Melissa (Avid Reader) said...

I thought this one sounded wonderful when you mentioned it at lunch. I’m so glad it was good! I added to my library wait list and I can’t wait to get it.

Julie P. said...

I thought this one looked like a winner!

heidenkind said...

How can it be that I've never seen or heard of this book?!

Amy said...

I didn't know really what this book was about but thanks to your thrilling review I want to read Clara's story. What an inspirational woman! The section of the book about her letter-writing sounds fabulous, too. There seems to be so much in this book to enjoy! I love when books are as enthralling and absorbing as you found this one. It's amazing that you discovered that book at B&N with the Tiffany's lamps. And how aggravating that Clara is mentioned only one time!

Thank you, Sandy, your enthusiasm is wonderful and catching!

Jenners said...

Isn't it wonderful when a book you expected to dislike captures your heart? How neat to be able to go on a field trip with your book group. And I love that you found a kindred sister in Clara.

Marg said...

I have enjoyed quite a few of Susan Vreeland's books. I have borrowed this one from the library but had to return it unread. I need to get it out again.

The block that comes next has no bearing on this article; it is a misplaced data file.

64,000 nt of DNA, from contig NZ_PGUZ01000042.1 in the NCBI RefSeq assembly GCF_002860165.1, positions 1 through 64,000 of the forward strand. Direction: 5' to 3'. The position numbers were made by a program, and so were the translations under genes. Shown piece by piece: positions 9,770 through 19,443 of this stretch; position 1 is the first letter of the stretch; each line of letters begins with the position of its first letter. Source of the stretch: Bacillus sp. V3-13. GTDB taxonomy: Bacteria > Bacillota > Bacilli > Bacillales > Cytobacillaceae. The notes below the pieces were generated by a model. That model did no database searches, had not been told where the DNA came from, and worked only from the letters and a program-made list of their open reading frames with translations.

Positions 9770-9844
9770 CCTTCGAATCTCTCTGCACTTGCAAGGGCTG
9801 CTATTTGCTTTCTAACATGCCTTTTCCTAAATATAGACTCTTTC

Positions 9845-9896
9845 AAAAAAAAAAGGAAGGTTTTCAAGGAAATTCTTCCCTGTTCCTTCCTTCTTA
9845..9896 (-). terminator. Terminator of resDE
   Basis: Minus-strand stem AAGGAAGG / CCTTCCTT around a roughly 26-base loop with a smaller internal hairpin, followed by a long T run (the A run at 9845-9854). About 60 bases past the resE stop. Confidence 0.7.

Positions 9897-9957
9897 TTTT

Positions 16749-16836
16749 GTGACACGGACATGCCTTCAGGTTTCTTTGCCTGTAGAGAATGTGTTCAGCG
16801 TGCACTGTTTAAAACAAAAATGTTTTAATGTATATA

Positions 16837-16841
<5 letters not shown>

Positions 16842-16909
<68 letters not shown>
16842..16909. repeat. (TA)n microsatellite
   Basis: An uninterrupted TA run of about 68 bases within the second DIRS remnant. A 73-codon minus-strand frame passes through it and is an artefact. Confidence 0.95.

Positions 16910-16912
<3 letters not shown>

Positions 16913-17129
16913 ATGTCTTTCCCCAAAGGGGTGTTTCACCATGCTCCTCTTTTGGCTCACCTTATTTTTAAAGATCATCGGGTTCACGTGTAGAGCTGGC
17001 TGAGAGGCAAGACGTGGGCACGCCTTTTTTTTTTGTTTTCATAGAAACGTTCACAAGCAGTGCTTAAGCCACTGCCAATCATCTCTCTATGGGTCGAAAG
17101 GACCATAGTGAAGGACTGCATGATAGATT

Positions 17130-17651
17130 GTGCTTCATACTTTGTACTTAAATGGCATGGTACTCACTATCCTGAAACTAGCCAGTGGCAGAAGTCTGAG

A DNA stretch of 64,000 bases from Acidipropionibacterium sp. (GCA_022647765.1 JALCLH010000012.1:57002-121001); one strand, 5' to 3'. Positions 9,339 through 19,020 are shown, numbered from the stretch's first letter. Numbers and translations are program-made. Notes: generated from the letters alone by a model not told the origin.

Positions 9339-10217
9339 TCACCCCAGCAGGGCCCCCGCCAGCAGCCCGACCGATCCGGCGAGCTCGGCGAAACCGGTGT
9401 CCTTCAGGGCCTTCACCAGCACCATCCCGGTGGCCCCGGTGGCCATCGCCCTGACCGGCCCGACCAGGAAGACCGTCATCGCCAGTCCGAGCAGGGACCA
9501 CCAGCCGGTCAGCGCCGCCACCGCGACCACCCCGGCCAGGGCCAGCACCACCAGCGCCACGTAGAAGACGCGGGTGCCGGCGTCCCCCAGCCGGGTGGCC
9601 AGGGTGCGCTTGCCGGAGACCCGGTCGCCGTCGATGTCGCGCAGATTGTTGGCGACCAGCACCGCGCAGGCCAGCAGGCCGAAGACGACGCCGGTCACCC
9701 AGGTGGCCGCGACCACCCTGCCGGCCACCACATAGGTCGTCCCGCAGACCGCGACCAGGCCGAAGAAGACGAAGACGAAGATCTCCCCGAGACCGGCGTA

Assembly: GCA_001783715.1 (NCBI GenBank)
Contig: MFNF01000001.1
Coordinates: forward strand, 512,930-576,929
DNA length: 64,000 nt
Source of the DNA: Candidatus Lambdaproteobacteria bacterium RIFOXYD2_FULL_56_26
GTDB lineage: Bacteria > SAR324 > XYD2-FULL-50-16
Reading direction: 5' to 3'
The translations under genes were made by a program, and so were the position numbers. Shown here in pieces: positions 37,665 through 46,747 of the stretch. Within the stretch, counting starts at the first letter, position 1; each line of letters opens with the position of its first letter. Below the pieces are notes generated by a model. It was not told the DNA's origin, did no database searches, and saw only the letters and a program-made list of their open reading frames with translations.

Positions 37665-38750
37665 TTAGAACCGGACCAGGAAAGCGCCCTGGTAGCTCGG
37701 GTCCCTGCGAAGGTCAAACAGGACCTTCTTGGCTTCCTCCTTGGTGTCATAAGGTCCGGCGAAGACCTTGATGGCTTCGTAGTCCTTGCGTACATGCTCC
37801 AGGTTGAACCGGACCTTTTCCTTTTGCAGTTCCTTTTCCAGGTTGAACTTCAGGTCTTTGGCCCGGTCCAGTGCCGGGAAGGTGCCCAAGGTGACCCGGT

Jen - Devourer of Books said...

I've been meaning to read this, maybe I should check on the audio!

Ti said...

You know, it just dawned on my who this author is. I read Girl in Hyacinth Blue quite ways back and liked it quite a bit.

Like you though, this book did nothing for me when it first came out. Your comments have me wanting to read it now (of course).

Iliana said...

I can't wait to read this one. I've loved several of Susan Vreeland's books and how she brings to life artists and their lives. So wonderful.

That's great that you've had so many 5 star books this summer. I'm a bit jealous :) I've read some good ones too though so no complaining.

Annie at PlumSiena said...

I just saw your post- I, too, loved this book.

I was lucky to stumble upon the audio book at the library right when it was released and enjoyed every moment. I even reviewed it on my blog.

Of course, I am a Susan Vreeland fan and admirer of Clara!